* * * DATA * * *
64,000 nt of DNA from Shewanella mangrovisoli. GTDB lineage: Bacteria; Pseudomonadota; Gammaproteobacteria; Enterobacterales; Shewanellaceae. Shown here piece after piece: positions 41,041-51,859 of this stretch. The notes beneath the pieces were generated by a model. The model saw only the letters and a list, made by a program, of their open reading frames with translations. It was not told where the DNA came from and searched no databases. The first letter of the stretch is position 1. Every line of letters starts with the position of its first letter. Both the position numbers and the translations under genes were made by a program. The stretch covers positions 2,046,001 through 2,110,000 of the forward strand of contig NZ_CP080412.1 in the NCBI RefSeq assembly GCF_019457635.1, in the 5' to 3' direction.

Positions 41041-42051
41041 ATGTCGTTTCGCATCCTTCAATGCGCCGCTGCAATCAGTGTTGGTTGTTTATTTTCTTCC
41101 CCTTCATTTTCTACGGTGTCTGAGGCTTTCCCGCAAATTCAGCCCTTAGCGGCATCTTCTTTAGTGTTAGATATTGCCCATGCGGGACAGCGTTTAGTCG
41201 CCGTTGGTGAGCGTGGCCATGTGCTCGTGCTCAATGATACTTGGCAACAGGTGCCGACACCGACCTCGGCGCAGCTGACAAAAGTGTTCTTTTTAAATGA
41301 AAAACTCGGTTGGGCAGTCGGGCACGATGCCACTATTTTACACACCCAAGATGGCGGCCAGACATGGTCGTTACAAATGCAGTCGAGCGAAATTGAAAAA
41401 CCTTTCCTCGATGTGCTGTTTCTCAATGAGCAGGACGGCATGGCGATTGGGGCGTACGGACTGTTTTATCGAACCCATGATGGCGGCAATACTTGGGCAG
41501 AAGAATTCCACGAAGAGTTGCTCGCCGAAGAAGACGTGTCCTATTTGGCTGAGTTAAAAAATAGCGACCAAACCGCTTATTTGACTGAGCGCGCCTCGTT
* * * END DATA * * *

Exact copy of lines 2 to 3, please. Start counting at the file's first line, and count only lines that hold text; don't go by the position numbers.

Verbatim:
Positions 41041-42051
41041 ATGTCGTTTCGCATCCTTCAATGCGCCGCTGCAATCAGTGTTGGTTGTTTATTTTCTTCC